A controversial contractor hired by HM Revenue & Customs to cut tax credit fraud won't have its contract extended beyond May 2017 after massive criticism of its performance and claims hundreds have had their tax credits wrongly stopped.

HMRC has faced mounting pressure to review its contract with the US business services firm Concentrix over the past week, with MPs lambasting it for "callous indifference" and a concerted social media campaign backed by thousands highlighting concerns.

MoneySavingExpert.com had launched an investigation into the firm after being contacted by dozens who claimed they'd had tax credit payments stopped in error – many single mothers who said they'd been left in dire financial straits as a result. We were awaiting Concentrix's response to some of these claims when HMRC announced its contract would not be renewed.

Tax credits are payouts made regularly by the state into bank accounts to support those with children or in work but with low income. See our Tax Credits guide for more info.

What was Concentrix hired to do?

The firm had been tasked to look into 5.5 million tax credit awards and of these had "to identify in the region of two million cases that are forecast to contain tax credit fraud or error", according to its contract with HMRC.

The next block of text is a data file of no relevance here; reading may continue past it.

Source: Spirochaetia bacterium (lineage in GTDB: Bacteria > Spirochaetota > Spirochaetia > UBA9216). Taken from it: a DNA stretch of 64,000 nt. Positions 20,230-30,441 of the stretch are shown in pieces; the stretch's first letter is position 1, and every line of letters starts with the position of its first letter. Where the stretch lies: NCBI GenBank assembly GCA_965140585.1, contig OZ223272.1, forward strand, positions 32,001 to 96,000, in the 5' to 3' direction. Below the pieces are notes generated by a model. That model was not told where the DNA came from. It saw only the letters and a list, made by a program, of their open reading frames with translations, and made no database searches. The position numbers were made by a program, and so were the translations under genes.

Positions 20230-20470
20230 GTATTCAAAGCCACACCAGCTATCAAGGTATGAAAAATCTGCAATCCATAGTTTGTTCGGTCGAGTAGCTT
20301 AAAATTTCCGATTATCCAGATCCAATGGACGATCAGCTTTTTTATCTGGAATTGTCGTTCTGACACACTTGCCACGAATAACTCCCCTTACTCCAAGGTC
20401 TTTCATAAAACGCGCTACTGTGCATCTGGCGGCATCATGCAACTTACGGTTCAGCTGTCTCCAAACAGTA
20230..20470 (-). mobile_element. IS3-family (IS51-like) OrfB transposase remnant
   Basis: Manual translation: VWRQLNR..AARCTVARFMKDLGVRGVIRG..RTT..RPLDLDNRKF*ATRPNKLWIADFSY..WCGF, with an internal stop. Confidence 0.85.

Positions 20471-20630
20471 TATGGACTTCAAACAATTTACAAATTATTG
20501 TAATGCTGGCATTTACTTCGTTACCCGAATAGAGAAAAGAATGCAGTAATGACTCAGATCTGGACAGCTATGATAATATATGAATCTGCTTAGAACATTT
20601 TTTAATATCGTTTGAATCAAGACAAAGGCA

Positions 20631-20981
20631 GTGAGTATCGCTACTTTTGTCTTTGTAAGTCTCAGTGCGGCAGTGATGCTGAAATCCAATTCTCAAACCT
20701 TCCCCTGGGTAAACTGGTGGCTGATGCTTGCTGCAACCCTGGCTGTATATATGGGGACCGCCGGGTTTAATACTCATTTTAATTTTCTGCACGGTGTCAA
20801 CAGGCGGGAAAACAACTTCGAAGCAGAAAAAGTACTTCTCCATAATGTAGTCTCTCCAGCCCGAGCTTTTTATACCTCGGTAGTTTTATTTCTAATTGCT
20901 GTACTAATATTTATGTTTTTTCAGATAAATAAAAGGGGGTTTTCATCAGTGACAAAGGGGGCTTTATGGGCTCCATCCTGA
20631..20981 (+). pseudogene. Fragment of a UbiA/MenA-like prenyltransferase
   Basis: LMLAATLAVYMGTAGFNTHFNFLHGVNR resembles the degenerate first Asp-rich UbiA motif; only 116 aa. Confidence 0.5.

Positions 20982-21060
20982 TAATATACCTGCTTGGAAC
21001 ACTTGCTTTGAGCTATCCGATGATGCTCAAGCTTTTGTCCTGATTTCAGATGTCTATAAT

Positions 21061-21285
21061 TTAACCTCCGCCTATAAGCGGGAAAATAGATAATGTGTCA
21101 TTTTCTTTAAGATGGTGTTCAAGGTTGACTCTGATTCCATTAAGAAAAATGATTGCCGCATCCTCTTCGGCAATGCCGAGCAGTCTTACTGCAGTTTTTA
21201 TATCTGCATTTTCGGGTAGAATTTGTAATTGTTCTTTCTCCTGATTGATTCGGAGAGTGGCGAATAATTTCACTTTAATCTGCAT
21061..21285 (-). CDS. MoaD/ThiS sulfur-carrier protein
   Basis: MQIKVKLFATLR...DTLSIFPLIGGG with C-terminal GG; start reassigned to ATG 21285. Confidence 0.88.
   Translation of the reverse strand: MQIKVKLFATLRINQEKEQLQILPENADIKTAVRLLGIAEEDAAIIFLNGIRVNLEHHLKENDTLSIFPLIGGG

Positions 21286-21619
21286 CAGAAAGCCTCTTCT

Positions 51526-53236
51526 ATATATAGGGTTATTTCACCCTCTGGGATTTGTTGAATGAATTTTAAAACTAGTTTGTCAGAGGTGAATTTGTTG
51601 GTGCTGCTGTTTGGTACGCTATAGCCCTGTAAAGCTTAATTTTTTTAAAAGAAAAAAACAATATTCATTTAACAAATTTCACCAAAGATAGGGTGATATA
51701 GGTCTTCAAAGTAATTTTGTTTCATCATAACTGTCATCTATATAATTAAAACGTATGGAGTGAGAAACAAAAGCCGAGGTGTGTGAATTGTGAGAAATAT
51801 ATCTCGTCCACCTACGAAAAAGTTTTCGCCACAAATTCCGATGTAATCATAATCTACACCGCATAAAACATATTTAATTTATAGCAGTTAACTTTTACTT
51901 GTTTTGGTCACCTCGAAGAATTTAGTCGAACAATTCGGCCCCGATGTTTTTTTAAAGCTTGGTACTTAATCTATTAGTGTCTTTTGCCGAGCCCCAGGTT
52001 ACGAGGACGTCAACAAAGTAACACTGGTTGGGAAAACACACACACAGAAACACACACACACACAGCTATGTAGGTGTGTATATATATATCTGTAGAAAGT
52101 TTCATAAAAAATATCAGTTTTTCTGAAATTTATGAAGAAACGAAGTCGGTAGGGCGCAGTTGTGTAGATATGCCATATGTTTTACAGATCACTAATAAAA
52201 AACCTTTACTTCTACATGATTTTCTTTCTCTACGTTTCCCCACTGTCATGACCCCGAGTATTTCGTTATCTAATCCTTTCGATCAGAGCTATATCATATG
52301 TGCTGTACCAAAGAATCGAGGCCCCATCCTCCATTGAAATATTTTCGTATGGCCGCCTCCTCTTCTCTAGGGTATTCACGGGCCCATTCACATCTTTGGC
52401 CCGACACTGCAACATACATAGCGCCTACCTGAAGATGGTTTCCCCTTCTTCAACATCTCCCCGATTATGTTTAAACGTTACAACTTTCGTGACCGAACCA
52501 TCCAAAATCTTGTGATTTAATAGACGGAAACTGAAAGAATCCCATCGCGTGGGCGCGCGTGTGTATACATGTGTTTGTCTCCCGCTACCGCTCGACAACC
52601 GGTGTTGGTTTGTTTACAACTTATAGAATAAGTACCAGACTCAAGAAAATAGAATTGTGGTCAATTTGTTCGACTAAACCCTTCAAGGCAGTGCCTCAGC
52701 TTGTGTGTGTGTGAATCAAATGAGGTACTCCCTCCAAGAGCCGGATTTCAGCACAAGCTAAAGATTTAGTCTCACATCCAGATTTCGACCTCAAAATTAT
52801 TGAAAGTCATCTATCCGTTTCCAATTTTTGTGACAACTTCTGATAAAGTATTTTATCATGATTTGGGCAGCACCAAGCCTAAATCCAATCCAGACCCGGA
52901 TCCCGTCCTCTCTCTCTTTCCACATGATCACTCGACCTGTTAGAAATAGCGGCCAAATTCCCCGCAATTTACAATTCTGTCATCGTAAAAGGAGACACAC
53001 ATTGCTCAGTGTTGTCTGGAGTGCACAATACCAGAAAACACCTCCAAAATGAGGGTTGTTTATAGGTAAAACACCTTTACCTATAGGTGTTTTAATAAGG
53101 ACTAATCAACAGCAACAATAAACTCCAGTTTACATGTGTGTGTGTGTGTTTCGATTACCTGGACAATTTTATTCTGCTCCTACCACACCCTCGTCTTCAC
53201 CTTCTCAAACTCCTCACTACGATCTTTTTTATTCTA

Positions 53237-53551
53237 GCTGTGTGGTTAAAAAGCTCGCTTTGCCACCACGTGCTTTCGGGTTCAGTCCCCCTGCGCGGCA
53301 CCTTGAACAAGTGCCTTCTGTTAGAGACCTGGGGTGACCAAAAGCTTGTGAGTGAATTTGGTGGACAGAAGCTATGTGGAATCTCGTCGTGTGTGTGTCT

Its current three-year contract, which started in May 2014, is worth between £55m and £75m and works on a 'payment by results' basis. The contract was up for renewal in May 2017 – now we know it won't be extended.

What problems have been reported?

Concentrix has faced a catalogue of complaints over the way it's reviewed people's entitlement to tax credits, with claims that payments have been cancelled arbitrarily, letters have gone missing and tax credits have been withdrawn without the required 30 days' notice.

Louise Haigh, MP for Sheffield Heeley, is one of a number of MPs who've recently called on the Government to urgently review the Concentrix contract.

She says: "Concentrix are operating with callous indifference to the thousands of people they are plunging into hardship, including many here in Sheffield.

"This is a failing contract and a firm clearly not fit to conduct checks of this kind. And it is people trying to do their best – working hard, raising a family – who through no fault of their own are finding themselves at the sharp end of what appears to be a ruthless 'guilty until proven innocent' policy for the millions on tax credits who this firm is pursuing."

Last week, after a question from Haigh, the Treasury revealed that Concentrix had failed to meet the performance standards set out in its contract on 120 out of 1,625 instances.

HMRC to axe tax credit checking firm Concentrix
Concentrix has faced a catalogue of complaints over the way it's reviewed people's entitlement to tax credits

What's happening now?